Announcing Japan Past & Present

It gives me enormous pleasure to announce that, after more than three years of planning and preparation, Japan Past & Present is now up and running. I hope colleagues across the world will find it as thrilling as I do to see this project come to life. As far as I know, it has no precedent in terms of its scale and the breadth of its vision—and this is just the beginning.

Japan Past & Present—JPP for short—is a global information hub and repository that promotes research and teaching in the Japanese humanities across disciplinary, temporal, and geographic borders. Born from a happy confluence of overlapping visions, it is meant to serve as the platform for a collective effort to reimagine the Japanese humanities as a truly global area of study. JPP is a project of the Yanai Initiative at UCLA and Waseda University, and the core of its infrastructure is centered on these two institutions, but it exists, and it will continue to grow, through collaborations among scholars at every stage in their career, all around the world.

JPP aims to foster greater equity among scholars on a global scale by making it easier to see who is doing what sort of research where, and by providing opportunities for scholars whose interests align to pool their talents and abilities in realizing new open-access projects. JPP also makes the results of such team efforts—digital editions, databases, pedagogical tools—available in one place, and ensures that they remain easily accessible by assuming responsibility for their long-term maintenance.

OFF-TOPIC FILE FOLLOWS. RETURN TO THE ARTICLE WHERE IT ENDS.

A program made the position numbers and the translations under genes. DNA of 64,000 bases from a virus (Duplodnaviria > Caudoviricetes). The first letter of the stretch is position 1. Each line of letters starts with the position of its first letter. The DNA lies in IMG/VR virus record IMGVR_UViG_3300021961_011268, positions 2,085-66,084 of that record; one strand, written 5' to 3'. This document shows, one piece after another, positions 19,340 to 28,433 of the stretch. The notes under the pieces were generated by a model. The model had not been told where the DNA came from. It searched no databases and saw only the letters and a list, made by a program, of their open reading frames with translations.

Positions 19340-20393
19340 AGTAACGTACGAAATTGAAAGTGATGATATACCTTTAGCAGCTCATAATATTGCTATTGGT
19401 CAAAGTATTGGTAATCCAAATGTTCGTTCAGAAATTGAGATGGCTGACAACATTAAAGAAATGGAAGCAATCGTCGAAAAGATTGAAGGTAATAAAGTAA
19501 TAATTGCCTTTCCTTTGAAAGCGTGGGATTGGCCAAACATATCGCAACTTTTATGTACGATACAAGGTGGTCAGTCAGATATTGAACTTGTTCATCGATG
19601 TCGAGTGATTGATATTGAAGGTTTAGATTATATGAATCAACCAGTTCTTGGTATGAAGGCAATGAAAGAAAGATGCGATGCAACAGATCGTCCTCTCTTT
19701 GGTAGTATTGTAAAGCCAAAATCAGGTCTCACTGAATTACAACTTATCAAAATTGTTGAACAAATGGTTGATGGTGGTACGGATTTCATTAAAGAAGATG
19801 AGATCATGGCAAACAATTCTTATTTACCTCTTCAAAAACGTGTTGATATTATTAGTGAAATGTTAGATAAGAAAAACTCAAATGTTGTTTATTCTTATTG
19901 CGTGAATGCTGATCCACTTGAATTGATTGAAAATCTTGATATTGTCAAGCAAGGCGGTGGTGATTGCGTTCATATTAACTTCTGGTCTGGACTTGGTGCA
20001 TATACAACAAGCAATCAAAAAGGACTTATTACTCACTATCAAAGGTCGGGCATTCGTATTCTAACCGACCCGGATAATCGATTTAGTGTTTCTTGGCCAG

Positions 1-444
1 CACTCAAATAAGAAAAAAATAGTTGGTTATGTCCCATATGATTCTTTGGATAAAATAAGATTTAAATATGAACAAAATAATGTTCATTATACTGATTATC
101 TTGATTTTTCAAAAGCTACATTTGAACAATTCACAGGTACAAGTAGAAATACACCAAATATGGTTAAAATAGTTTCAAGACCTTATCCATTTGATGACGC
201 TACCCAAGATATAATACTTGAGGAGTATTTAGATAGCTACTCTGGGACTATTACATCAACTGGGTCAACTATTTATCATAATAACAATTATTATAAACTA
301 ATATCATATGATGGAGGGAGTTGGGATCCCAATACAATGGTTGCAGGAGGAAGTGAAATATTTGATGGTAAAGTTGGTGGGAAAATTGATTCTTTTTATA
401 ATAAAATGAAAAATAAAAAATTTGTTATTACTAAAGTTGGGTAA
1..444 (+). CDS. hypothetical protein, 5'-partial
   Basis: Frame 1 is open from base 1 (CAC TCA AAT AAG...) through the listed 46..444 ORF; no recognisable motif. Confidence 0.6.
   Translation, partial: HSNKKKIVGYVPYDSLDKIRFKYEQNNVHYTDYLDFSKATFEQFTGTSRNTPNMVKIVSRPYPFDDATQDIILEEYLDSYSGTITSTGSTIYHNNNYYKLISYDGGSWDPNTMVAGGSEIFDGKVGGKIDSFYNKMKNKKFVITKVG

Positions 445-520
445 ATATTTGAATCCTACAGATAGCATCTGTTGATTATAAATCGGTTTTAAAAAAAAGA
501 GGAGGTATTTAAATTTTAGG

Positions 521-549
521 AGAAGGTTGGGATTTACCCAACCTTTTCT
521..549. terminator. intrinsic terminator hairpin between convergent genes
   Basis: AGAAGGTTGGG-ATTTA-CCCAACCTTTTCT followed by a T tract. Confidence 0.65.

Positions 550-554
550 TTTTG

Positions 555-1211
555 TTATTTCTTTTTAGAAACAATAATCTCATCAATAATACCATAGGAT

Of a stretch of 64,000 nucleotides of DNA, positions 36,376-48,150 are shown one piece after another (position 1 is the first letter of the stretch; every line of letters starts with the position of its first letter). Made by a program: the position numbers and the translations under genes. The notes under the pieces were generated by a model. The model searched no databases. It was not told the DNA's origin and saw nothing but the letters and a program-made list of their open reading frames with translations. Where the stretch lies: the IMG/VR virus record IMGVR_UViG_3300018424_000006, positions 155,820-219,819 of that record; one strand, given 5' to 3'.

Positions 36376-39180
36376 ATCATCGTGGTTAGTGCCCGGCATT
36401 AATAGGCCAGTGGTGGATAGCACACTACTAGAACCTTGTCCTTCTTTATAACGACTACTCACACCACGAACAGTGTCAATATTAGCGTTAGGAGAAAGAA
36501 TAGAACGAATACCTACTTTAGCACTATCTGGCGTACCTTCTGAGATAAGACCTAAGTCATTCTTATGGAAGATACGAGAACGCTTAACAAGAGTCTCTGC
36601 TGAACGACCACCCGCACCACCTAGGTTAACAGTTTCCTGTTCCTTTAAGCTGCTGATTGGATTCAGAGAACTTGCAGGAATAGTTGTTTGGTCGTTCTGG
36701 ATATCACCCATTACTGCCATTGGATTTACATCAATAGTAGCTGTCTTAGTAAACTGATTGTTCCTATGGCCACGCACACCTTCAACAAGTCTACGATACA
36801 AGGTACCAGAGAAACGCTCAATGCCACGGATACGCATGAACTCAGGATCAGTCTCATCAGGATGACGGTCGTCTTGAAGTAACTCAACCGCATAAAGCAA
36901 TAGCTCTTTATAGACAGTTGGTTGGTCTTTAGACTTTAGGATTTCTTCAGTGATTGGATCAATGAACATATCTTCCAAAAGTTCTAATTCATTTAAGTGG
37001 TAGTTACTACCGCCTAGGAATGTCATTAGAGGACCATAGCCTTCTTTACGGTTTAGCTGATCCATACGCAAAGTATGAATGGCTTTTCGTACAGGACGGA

We hope JPP will become a resource that scholars in the Japanese humanities all around the world turn to on an almost daily basis, and that by serving as a hub it will help all of us cultivate a clearer awareness of the global diversity of the field, and of how much we all stand to gain from forging an equitable community that embraces that diversity to the fullest.

I won’t go into detail about what is up on the website now. I hope you will explore it yourself, bearing in mind that there is much, much more to come. If you like what you see, please take a few moments to create a profile for yourself in Japan Scholar Search, and sign up to receive updates. We will be sending out important announcements soon, including a call for proposals for our first round of JPP-funded projects.

JPP’s website is its face. But JPP is more than just a website: it is a vehicle for the creation of an equitable, global community of scholars. I want to express my deep gratitude to all the people, all around the world, who worked so hard over the past three years to prepare JPP to fulfill that role. Too many people were involved for me to name even a select few here, so I will mention just one: Paula R. Curtis, who, as Operations Leader, has been the engine tirelessly keeping everything moving in the right direction, into the future.

Michael Emmerich
Director, Japan Past & Present
Director, The Yanai Initiative

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